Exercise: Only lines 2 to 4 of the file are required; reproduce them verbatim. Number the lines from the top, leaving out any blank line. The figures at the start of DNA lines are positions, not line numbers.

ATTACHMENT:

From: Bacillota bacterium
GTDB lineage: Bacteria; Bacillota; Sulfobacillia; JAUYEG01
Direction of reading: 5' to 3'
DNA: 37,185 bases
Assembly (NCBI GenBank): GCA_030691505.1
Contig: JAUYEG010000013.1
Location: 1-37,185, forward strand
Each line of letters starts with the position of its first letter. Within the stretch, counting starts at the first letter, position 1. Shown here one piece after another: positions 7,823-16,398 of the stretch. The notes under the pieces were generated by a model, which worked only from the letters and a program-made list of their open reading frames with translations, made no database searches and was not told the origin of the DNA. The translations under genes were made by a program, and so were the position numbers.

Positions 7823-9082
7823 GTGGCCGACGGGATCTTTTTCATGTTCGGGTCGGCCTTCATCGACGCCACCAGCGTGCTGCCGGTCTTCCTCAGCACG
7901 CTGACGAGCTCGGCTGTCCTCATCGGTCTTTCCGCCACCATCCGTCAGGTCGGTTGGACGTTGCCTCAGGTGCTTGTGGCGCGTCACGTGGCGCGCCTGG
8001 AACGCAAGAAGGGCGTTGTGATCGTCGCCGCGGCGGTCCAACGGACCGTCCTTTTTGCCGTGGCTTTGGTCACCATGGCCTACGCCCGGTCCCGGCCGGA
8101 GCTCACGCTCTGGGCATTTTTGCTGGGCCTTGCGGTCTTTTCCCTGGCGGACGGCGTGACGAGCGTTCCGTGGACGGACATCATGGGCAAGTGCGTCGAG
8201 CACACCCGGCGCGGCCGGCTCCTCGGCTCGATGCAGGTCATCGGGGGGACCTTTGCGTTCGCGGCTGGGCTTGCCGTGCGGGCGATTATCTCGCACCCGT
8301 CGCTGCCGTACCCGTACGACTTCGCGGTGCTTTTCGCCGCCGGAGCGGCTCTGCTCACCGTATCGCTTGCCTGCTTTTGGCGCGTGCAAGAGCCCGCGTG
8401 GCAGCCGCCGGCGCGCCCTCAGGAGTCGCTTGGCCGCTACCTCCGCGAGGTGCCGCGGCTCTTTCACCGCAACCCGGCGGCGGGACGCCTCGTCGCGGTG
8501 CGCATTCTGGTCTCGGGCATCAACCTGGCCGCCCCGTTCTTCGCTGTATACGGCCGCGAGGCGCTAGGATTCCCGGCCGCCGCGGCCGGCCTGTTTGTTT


GTDB lineage: Bacteria; Bacillota; Sulfobacillia; JAUYEG01
Direction of reading: 5' to 3'
DNA: 37,185 bases